I have the honour to transmit a letter addressed to you by the Secretary-General of the Organization of the Islamic Conference dated 7 January 1982 on the occasion of the Council's consideration of the item "The situation in the occupied Arab territories".

It would be appreciated if you could circulate this letter as a document of the Security Council.

(Signed) Hazem NUSEIBEH


Permanent Representative


Letter dated 6 January 1982 from the Secretary-General of the

Organization of the Islamic Conference addressed to the

President of the Security Council

I have the honour to commend the Security Council on its efforts, at the Current series of meetings convened in accordance with the decisions adopted on 17 December 1981 after the annexation by Israel of the Syrian Golan, to implement the decisions of the international community and thereby secure the observance of international law.

Sir, the Organization of the Islamic Conference hopes, like almost the whole of the international community, that these efforts will bring about, before it is too late, the establishment of just and lasting peace in the Middle East. To that end, we believe that the sanctions which are essential, given the deliberate bad faith of Israel and its consistent refusal to comply with the many mandatory decisions of the Security Council and innumerable resolutions of the General Assembly, should be taken immediately.

That would, in any event, be consistent with the Charter of the United Nations and with the concern of all of us for international peace and security, because when a Member State violates the provisions of or deliberately refuses to implement the resolutions of the Security Council or the General Assembly, the United Nations is obliged to take against that Member the measures prescribed for that purpose.

Moreover, the Security Council, with its primary responsibility for maintaining peace, can, as you know, under Chapter VII of the Charter decide, in the event of any threat to the peace, breach of the peace or act of aggression, to take the necessary measures to restore international peace and security. In this instance international peace and security are being endangered by Israel.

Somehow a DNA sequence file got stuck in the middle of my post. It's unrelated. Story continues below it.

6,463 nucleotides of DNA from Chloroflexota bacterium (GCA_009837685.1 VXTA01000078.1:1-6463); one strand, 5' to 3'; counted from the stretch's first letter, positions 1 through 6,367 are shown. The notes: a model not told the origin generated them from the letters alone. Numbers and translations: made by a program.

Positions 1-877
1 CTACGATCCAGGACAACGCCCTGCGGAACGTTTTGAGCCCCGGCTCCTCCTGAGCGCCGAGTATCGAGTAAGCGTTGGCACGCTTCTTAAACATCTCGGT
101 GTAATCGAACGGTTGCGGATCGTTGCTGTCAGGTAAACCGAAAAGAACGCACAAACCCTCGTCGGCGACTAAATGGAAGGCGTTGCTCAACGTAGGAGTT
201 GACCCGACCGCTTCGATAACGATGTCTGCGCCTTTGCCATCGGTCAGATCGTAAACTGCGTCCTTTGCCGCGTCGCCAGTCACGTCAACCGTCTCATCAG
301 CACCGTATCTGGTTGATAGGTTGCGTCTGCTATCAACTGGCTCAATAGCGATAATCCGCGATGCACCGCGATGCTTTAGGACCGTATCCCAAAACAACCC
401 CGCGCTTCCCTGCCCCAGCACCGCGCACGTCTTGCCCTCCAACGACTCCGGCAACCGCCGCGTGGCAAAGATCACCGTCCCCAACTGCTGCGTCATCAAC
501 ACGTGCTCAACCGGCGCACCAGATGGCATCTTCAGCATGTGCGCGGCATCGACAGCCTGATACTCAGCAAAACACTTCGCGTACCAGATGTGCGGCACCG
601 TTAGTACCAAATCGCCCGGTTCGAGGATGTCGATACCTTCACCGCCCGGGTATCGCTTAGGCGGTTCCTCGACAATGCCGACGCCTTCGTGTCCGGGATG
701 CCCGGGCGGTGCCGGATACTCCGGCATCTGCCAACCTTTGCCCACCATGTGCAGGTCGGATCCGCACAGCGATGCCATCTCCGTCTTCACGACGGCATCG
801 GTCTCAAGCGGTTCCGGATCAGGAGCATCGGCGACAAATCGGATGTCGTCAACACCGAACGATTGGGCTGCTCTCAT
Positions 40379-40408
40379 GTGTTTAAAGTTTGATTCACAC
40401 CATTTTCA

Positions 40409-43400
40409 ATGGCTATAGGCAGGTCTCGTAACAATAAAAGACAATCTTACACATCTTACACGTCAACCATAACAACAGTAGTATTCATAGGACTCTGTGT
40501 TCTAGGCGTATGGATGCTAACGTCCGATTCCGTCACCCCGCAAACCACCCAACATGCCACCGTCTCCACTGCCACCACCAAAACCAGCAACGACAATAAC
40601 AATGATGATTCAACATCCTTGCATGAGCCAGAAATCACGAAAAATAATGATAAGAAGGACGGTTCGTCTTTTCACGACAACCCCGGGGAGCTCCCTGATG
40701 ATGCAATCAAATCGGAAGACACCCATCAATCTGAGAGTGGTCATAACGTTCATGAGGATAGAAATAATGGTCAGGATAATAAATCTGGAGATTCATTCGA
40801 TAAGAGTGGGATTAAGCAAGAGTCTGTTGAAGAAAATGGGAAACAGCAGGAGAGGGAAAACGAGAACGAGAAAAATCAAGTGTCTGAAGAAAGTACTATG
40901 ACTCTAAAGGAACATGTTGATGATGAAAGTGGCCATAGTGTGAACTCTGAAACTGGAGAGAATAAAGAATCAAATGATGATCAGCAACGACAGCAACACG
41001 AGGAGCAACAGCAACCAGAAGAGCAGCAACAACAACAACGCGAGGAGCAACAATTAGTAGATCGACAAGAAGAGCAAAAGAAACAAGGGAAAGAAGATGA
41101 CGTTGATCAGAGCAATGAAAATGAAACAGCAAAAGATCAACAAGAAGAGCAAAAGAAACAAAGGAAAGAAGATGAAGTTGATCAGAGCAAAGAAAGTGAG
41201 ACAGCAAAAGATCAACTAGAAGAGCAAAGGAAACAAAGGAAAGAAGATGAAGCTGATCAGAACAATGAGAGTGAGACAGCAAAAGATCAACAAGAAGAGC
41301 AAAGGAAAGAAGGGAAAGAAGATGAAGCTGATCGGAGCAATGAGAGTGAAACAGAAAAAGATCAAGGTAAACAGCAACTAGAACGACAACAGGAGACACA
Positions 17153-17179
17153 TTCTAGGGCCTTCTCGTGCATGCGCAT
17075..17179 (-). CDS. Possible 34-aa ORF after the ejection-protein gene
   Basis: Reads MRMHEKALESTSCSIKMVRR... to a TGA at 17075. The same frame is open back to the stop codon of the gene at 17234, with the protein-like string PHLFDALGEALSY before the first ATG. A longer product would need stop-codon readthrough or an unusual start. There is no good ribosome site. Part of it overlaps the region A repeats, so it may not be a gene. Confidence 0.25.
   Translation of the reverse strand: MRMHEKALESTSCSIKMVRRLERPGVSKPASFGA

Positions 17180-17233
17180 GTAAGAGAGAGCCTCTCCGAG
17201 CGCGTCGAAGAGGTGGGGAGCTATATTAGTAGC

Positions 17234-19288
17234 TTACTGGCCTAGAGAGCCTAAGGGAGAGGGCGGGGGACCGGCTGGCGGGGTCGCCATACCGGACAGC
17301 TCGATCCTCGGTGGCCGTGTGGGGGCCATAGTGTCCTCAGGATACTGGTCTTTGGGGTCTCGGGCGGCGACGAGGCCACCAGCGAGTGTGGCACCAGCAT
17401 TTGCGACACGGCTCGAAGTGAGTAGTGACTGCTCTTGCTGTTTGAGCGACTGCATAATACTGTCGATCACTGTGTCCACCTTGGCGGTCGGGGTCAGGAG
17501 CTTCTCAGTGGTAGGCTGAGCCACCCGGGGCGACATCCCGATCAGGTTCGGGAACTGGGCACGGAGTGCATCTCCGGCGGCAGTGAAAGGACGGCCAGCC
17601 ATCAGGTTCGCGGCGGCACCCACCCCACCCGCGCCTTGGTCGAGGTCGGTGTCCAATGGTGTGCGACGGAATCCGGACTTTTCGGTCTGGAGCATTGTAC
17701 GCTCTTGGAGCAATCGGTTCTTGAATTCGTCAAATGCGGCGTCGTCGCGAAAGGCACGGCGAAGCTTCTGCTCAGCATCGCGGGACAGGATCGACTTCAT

The Security Council resolution adopted in December 1981 on Israel's decision to impose its sovereignty on the Syrian Golan Heights, despite the provisions of the Charter and the universally accepted norms of international law, was unequivocal: the Council considered the Israeli decision null and void because it manifestly and dangerously violated, in particular, the Geneva Convention of 12 August 1943, and The Hague Regulations of 1899 and 1907 respecting the Laws and Customs of War, which categorically prohibit the annexation of territories occupied as the result of war.

Military occupation must be only temporary. Accordingly, international jurisprudence considers that by annexing an occupied territory the occupying State commits an international offence. In this respect the gravity and the dangerous consequences for international peace and security of the Israeli decision have been recognized by the Security Council, since at the .same time as it condemned the annexation of the Golan it undertook to meet again on 5 January 1982 to consider taking appropriate measures in accordance with the Charter of the United Nations in the event of non-compliance by Israel with the Council's decision of 17 December 1981, inasmuch as Israel, as a Member of the United Nations, has undertaken to accept and apply the Charter of the United Nations.

Sir, the members of the Council must yield to the facts by finding that Israel is once again intending to defy the will of the international community, international law and the Charter of the United Nations, which every State Member of the Organization solemnly committed itself to respect when it was admitted to membership.

It therefore appears highly desirable to us that the Security Council should finally adopt firmer, more vigorous and more effective measures against Israel. To do otherwise would be to encourage Israel to continue the pursuit of its expansionist plans to annex Arab territories in a Middle East which would be forever condemned to a situation of explosive tension, with unpredictable consequences.

It is time, Sir, for the Council to be put in a position to shoulder its responsibilities in order that the annexation of the Golan, following that of Jerusalem, may not set a precedent which would damage international peace and security.

I am convinced, Sir, that the Council is aware of its responsibilities (with regard to this question). It has no right to create a dangerous precedent by disappointing the hopes of the international community, which are founded on necessary respect for international law, international conventions and the Charter. I am convinced that the Council will impose the sanctions provided for in the Charter in pursuance of its resolution 497 of 17 January 1981.

Highest consideration.

(Signed) Habib CHATTY

Secretary-General of the Organization

of the Islamic Conference